There are several ways you could become the owner of a fabulous black pearl. The most straightforward, of course, is to go to a jewelry store near you and buy one or more, set in a lustrous necklace of perfectly shaped globes or a pair of elegant earrings. A more expensive but surely more thrilling option would be to fly to Tahiti for a week’s vacation and buy your pearls in a jewelry store there, because French Polynesia is where these exotic pearls originate.
Or you could get on a sailboat in Florida, brave 8,000 miles of wind and waves, venture to the Tuamotus (aka the Dangerous Archipelago), and enter a “lottery” in the hope of claiming a glossy black prize.
Why can’t I ever do anything the easy way?
Actually, our 540-mile leg from the Marquesas to Fakarava in the Tuamotus was, almost literally, a breeze. The wind was blissful, the sea was gracious, the sky was as blue as a bluebird’s wing. Overall, it was probably our best sail yet. But the Tuamotus have long been known to sailors as the Dangerous Archipelago for good reason. The longest chain of atolls in the world, they stretch for roughly 900 miles and comprise nearly 80 low-lying coral atolls, many of which are uninhabited and unlighted. Even nowadays with GPS, it is unwise to approach them in the dark for fear of putting your boat up on a killer reef.
Fakarava coral reef, looking out to sea
When you do arrive at your chosen atoll, it is strongly recommended to time your entrance through the passage into the lagoon for slack tide. Otherwise, the tide can race through the passages at up to five knots, which would either stop Corroboree in her tracks or create a wild sleigh ride. Also, you must be wary of a wind versus tide situation, which can create a severe chop. That’s why we chose Fakarava as our destination. The second largest of the atolls at 37 miles long x 13 miles wide, it at least has a wide passage and a well-marked channel through which to maneuver. And here again we were lucky, arriving in mid-morning just an hour before high tide and motoring in with only a bit of turbulence.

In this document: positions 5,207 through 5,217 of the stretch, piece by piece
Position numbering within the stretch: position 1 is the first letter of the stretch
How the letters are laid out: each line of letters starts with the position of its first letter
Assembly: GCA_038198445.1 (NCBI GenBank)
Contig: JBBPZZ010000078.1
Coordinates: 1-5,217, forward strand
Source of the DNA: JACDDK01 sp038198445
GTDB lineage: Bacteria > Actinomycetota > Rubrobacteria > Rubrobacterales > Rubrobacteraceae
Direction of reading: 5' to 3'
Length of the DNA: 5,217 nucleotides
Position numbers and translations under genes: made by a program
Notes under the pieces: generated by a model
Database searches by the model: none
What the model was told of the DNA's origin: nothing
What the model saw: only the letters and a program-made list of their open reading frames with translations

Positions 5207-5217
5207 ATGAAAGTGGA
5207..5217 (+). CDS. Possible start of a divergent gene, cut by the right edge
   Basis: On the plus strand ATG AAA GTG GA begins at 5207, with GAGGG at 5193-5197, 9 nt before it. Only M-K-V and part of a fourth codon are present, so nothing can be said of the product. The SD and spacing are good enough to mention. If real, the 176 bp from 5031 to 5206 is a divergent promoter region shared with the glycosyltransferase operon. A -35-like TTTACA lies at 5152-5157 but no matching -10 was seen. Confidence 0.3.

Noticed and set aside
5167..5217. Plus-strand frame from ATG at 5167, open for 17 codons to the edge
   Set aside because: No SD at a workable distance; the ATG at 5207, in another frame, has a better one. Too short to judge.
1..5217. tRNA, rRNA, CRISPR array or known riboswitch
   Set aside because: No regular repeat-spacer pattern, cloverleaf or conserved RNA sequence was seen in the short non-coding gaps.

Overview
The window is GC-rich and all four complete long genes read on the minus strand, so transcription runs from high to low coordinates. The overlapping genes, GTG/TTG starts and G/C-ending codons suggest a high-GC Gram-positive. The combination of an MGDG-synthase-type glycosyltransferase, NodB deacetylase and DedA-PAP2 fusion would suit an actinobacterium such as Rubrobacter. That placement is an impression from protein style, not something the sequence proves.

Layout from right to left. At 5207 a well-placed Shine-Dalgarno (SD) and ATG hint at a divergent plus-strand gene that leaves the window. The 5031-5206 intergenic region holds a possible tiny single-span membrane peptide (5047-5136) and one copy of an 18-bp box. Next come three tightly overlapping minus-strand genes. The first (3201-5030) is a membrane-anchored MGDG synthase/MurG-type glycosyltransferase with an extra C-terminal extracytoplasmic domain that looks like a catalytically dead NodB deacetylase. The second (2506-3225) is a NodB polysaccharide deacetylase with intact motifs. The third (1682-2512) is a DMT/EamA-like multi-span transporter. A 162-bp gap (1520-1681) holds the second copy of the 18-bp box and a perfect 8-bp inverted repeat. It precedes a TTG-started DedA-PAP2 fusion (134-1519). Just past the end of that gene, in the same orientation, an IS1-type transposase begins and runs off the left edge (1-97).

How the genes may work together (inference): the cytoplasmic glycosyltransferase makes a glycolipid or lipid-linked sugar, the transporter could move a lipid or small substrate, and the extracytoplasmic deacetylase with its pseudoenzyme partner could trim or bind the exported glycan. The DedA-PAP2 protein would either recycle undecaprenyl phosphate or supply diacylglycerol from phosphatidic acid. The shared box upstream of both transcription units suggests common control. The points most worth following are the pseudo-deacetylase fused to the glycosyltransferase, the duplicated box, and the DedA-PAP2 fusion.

Fakarava lagoon with submerged coral heads
A final danger is that once inside the lagoon, you must still navigate with extreme care not to come into contact with one of the numerous, submerged coral heads. Just before leaving the Marquesas we had disturbing news that friends on a catamaran struck an uncharted coral head on the atoll of Makemo and had to make for a shipyard in Tahiti for repairs. These same coral heads can entrap your anchor and chain. We therefore decided that once we found safe anchorage on Fakarava we would stay put and enjoy our surroundings rather than try to visit every last nook and cranny of the atoll. Sometimes the effort to get somewhere is so nerve-wracking, it sucks all the joy out of being there.
Fakarava grocery store
Fakarava Church – the chandeliers are made of seashells
And we did enjoy our week-long sojourn on Fakarava, renting bikes to explore along the one main road, eating a leisurely lunch at an outdoor restaurant on the beach–they had veggie burgers!–finding treasures like fresh tomatoes in one of the two little grocery stores, admiring the colorful décor of the village church, and watching the other sailboats come and go. But the most interesting experience was dinghying over to the dock of the Hakaiva Pearl Farm where an enthusiastic young man named Hugo explained in French and English the steps in cultivating black pearls.
Hugo explains black pearl farming
Also called Tahitian pearls, they can be produced only by a specific type of black-lipped oyster, the Pinctada Magaritifera. The process takes four years and begins by collecting tiny baby oysters, called spats. In the protected waters of a pearl farm, the oysters must grow for at least two years before they are large enough to start producing a pearl. Then, using tissue from a donor oyster carefully selected for its rich black color, an expert grafter inserts a bit of the tissue and a 6-8 mm bead into a series of host oyster shells. The beads or nucleus are made from Mississippi River mussels especially for this purpose and act like the grain of sand in the formation of a natural pearl as the oyster covers the irritation with layers of nacre.
The implanted oysters are then inserted in protective nets and resubmerged for another two years. Throughout this time, the outer shells must be scraped clean periodically so the oyster can filter the water and stay healthy. The nets must be raised or lowered as necessary to ensure a consistent water temperature. The pearls, when finally harvested, come in a range of colors, depending on whether they form in the band close to the black lips of the oyster or elsewhere in the nacre. Thus, a Tahitian pearl can be any hue from white to silver to gray to black with iridescent green, blue or violet tones. The bigger and blacker, the more valuable. If an oyster produces a high-quality pearl, it may be reseeded for another round.
All of which Hugo explained in the hut on the end of the dock, after which he laid out a selection of oyster shells. Now for the lottery. For $35 you can pick a shell, have Hugo open it for you—the tension mounts!—and see if it contains a valuable pearl. But no worries. If the oyster reveals only a tiny specimen or nothing at all, you get to choose another shell. Then take your pearl up the dock to a jewelry counter at the hotel where, at no additional charge, they will polish it and string it on a cord. You even get to keep the shell.
So without further ado, here is my very own black pearl. May you someday find your way to French Polynesia and possess one, too.